in a month the carbonation is tiny, the foam dense and thick, lacing on the glass is common
at 1.5months plus the foam is like meringue you can pick it up with your finger. This is the kind of carbonation that Guinness is trying to replicate by carbonating with nitrogen.

john3364
Newbie
Posts: 2
Joined: 2 years ago
Favourite Beer: red ale

Re: Bottle priming and aging

Post by john3364 » 2 years ago

I have not bottled yet
but I am about to for my first batch which is Festa brew red ale in about a week
but my question is the instructions say and the supplier where I bought my wort from to prime with 1 cup to one and 1/2 cups for 23 liters
I am correct to say only use 5 Oz instead

User avatar
ECH
Posts: 318
Joined: 4 years ago
Favourite Beer: IPA
Location: Hanwell, New Brunswick (just outside of Fredericton)
Contact:

Re: Bottle priming and aging

Post by ECH » 2 years ago

john3364 wrote:I have not bottled yet
but I am about to for my first batch which is Festa brew red ale in about a week
but my question is the instructions say and the supplier where I bought my wort from to prime with 1 cup to one and 1/2 cups for 23 liters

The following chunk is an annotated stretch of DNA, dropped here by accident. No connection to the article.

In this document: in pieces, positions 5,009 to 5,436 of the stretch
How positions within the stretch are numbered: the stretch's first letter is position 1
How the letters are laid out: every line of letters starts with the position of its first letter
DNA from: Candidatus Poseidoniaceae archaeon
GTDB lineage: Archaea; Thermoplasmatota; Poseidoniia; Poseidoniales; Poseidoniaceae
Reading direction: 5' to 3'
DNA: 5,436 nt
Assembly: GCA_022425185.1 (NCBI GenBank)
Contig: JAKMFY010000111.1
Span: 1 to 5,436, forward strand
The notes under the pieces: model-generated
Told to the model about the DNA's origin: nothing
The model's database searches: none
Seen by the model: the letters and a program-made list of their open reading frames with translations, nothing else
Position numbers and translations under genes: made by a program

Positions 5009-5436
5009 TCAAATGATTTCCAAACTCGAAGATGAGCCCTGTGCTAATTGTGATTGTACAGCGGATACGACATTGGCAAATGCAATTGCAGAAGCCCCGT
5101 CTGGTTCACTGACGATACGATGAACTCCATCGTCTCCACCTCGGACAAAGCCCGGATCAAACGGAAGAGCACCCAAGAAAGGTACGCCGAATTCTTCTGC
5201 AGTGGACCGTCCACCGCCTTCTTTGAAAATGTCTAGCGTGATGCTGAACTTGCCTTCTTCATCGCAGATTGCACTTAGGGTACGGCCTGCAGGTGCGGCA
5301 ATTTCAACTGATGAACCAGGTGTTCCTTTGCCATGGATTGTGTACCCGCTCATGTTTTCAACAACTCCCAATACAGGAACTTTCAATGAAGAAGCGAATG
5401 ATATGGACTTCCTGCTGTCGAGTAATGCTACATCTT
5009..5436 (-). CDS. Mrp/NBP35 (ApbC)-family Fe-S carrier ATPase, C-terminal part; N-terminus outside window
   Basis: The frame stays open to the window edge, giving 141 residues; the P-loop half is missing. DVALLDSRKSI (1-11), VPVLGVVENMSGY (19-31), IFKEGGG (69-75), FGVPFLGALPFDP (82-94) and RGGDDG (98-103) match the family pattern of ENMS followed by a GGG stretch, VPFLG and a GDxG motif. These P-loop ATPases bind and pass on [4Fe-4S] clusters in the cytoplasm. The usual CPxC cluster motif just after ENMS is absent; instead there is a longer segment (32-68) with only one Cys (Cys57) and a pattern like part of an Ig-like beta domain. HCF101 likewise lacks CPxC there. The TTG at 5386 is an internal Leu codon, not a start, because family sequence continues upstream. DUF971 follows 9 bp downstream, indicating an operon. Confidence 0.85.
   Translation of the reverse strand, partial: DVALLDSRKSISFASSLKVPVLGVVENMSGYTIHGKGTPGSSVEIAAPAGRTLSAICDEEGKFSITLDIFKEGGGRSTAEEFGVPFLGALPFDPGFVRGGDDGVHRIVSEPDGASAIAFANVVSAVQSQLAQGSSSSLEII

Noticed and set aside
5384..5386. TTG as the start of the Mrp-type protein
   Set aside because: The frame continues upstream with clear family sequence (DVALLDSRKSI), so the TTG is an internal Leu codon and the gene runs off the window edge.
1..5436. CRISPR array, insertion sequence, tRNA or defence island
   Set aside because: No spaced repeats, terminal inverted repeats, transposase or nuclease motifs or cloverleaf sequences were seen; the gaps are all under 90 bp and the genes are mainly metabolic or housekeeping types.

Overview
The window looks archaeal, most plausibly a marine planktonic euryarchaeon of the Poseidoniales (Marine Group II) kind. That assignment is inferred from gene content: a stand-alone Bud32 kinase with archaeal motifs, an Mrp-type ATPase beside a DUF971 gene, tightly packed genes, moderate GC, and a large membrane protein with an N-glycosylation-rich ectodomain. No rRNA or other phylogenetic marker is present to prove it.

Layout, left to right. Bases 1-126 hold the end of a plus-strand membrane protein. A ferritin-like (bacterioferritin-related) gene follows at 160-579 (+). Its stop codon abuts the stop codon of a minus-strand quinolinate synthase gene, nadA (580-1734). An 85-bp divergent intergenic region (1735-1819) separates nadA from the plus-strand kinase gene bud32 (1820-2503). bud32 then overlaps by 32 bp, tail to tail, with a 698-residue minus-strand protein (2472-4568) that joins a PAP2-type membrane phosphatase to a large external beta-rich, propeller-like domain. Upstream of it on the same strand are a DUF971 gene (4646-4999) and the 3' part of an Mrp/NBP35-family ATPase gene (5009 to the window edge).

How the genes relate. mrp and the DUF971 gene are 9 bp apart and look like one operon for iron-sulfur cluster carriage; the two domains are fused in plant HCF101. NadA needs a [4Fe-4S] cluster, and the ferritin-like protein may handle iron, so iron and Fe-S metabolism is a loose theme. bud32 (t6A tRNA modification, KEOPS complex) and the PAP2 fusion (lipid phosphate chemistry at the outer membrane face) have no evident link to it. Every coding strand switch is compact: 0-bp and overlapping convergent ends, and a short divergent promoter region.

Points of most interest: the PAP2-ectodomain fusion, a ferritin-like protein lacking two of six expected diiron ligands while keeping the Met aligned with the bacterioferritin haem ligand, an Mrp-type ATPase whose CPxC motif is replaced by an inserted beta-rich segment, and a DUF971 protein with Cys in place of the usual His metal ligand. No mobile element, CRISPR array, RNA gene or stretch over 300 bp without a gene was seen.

I am correct to say only use 5 Oz instead
I wouldn't necessarily even use that much. Most batches I make, I rarely go over 3.5oz of corn sugar for a 5 gal batch. The last one was an exception as it was a Saison, they are generally carbed higher, beersmith said 5oz, which I though was a little high, and opted for 4.5oz. I still have some of my first batch I did, that I used 4oz in, and it is too much, takes awhile to drink because it is over carbed.

Just depends on the style of the beer

john3364
Newbie
Posts: 2
Joined: 2 years ago
Favourite Beer: red ale

Re: Bottle priming and aging

Post by john3364 » 2 years ago

Thanks for you respond
I don't get why the instructions would even suggest for 1 cup to 1 1/2 cups of priming sugar
I even called the suppler and he told me to use that amount
he said no one has ever had a issue and Festa Brew red ale calls for that amount.
I think I will do my first bottling at 3.5 to 4 oz

Post Reply